Dismiss Notice
Join Physics Forums Today!
The friendliest, high quality science and math community on the planet! Everyone who loves science is here!

Homework Help: Kirchoff’s Rules

  1. Feb 25, 2008 #1

    A triangular array of resistors is shown in the figure. What current will this array draw from a 35.0 V battery having negligible internal resistance if we connect it across (a) ab, (b) bc, (c) ac?

    Kinda confused... just anything to start me off on the right track would be very helpful.
  2. jcsd
  3. Feb 25, 2008 #2
    Have a good look at the circuit the triangular arrangement is probably throwing you off.
    If you put a voltage source between b (positive terminal) and c (negative terminal) the c node becomes your circuit ground. So you can stretch this point and make the circuit look more rectangular. This would result in the voltage source Vbc in parallel with the 10 ohm resistor which is in series with the 15 Ohm resistor which is then in series witht he 20 Ohm resistor. Redraw the circuit that way and you should have no problem figuring out the rest of it.

    hope this helps.
  4. Feb 26, 2008 #3
    Thanks a ton
  5. Mar 4, 2011 #4
    This is actually a homework problem that I am also stuck on. Following the above method equals the wrong answer. I can honestly say it doesn't make sense either. That doesn't make a rectangle.
  6. Mar 5, 2011 #5
    There are two resistors in series, which are parallel with the 3rd resistor and voltage source in each case. You should easily be able to find the equivalent resistance of the circuit and thus the current knowing this.

    For a), I get 3.5A as the answer.
  7. Mar 5, 2011 #6
    Still doesn't help. Trying to teach myself via text this due to lack of interaction from professor. Ended up buying the solution online. Would have never seen the setup, still don't follow how it becomes that.
  8. Mar 5, 2011 #7
    Is 3.5A the correct answer?

    For a), by adding a voltage source across the terminals AB, you have a voltage source in parallel with the resistor.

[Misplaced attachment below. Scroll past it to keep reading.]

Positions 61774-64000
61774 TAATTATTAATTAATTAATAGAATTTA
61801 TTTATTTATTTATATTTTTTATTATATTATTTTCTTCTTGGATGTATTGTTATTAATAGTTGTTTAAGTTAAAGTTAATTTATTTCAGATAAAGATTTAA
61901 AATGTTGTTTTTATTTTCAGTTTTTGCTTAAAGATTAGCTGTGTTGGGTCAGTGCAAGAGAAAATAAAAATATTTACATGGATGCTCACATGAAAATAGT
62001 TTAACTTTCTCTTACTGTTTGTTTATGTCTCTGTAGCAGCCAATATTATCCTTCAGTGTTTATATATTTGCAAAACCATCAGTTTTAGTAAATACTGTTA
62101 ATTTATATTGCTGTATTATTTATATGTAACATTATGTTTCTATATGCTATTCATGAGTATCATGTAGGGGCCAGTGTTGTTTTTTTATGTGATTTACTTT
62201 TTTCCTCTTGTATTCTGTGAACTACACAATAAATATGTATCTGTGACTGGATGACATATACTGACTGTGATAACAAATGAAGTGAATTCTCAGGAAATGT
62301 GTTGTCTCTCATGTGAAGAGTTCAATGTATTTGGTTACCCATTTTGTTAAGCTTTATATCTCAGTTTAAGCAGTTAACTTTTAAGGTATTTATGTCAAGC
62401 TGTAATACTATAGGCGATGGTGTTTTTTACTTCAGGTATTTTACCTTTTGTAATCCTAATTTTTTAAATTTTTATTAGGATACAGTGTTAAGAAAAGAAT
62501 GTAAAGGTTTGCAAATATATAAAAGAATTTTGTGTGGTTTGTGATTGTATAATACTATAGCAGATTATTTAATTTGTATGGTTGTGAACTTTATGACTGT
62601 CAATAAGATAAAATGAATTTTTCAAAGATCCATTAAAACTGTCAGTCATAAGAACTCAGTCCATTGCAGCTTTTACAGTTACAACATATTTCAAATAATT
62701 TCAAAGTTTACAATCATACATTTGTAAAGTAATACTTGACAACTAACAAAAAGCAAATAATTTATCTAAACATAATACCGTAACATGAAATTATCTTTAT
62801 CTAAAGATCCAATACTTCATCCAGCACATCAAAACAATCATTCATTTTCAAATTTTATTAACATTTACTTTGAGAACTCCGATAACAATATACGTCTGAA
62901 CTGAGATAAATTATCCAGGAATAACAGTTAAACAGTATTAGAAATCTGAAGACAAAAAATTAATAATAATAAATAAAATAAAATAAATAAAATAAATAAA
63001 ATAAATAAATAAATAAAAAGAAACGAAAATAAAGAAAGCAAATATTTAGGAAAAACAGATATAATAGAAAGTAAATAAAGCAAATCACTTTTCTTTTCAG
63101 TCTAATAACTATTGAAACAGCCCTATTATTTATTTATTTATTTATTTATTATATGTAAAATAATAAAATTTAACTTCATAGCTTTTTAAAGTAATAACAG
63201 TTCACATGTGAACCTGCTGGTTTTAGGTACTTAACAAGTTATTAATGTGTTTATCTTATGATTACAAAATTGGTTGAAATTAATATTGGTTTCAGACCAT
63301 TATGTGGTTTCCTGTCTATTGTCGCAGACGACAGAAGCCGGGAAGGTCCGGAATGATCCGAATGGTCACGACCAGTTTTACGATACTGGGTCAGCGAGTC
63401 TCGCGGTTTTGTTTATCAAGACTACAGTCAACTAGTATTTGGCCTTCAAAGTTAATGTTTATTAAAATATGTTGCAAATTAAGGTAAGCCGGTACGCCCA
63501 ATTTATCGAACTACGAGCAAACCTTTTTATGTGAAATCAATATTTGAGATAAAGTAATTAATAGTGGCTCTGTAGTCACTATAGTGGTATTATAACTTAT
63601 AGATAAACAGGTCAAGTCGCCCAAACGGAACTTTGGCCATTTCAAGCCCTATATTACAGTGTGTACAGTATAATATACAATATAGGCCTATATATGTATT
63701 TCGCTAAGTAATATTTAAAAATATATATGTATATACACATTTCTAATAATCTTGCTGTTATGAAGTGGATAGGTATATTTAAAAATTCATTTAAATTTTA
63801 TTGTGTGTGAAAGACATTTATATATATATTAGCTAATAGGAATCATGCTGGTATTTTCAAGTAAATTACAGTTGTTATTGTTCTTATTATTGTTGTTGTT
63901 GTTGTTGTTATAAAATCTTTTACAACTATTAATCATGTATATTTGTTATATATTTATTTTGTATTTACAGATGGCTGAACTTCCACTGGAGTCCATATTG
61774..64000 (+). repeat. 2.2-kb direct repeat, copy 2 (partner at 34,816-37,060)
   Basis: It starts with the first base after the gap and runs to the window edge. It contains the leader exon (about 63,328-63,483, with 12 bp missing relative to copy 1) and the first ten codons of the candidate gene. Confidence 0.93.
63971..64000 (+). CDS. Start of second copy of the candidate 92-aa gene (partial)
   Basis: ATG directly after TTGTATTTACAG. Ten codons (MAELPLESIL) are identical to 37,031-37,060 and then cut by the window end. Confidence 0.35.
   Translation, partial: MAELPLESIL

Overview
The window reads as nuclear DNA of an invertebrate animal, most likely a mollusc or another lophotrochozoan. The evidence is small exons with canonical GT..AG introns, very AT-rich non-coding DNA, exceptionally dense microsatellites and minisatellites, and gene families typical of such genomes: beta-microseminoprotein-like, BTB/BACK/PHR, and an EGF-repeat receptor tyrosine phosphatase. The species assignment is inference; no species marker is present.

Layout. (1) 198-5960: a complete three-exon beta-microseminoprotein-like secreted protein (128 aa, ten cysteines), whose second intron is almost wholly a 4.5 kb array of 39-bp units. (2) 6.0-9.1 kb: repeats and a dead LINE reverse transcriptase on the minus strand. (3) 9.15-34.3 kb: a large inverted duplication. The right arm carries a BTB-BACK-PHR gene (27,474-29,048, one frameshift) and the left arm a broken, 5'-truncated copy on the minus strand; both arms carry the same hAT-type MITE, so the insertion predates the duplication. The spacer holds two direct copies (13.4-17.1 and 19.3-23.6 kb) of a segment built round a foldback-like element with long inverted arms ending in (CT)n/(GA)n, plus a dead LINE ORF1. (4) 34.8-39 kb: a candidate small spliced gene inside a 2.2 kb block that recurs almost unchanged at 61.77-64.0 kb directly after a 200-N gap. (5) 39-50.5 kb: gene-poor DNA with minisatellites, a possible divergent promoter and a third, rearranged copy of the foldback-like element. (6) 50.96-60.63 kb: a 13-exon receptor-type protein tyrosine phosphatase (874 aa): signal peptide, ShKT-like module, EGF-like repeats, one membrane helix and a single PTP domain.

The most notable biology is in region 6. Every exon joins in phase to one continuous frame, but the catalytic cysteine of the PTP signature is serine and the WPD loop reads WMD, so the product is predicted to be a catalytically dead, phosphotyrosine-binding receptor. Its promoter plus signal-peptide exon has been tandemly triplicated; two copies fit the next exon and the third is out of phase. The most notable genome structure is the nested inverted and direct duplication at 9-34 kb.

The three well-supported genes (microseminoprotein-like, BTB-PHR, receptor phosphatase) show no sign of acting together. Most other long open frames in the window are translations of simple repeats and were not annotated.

The other two resistors are in series with another, i.e. all current entering BC must exit through CA (and vice versa).

    Because the two resistors are in series, you can add up their resistances to get the equivalent resistance (that is, you can replace the 10 and 20 ohm resistors by a single resistor of 30 ohms).

    You're then left with the voltage source in parallel with the 15 ohm resistor, in parallel with the 30 ohm resistor. To find the equivalent resistance of two parallels resistors, you use:
    [tex]\frac{1}{R_{eq}} = \frac{1}{R_{1}} + \frac{1}{R_{2}}[/tex]
    which simplifies to:
    [tex]R_{eq} = \frac{R_{1}*R_{2}}{R_{1}+R_{2}}[/tex]

    So, Req = 15*30 / (30+15) = 10 ohms.

    Then, to find the current, you simply apply Ohm's Law: i = V/R = 35/10 = 3.5A.

    Does that clear it up for you? If not, which of the above steps don't you follow? It might be easier for you to visualise it as a rectangle (i.e. the AB resistor on the left, BC resistor on the top, AC resistor on the bottom, with nothing on the right line).
  9. Mar 6, 2011 #8


    User Avatar

    Staff: Mentor

    Here's a picture showing rearrangements of the circuit for case (a). You should be able to convince yourself that the underlying topology of each version is the same -- moving components and wires around the page doesn't affect the circuit so long as all connections remain the same.

    Attached Files:

  10. Jul 24, 2012 #9
    Thank you Gneil, your picture helped a ton.
Share this great discussion with others via Reddit, Google+, Twitter, or Facebook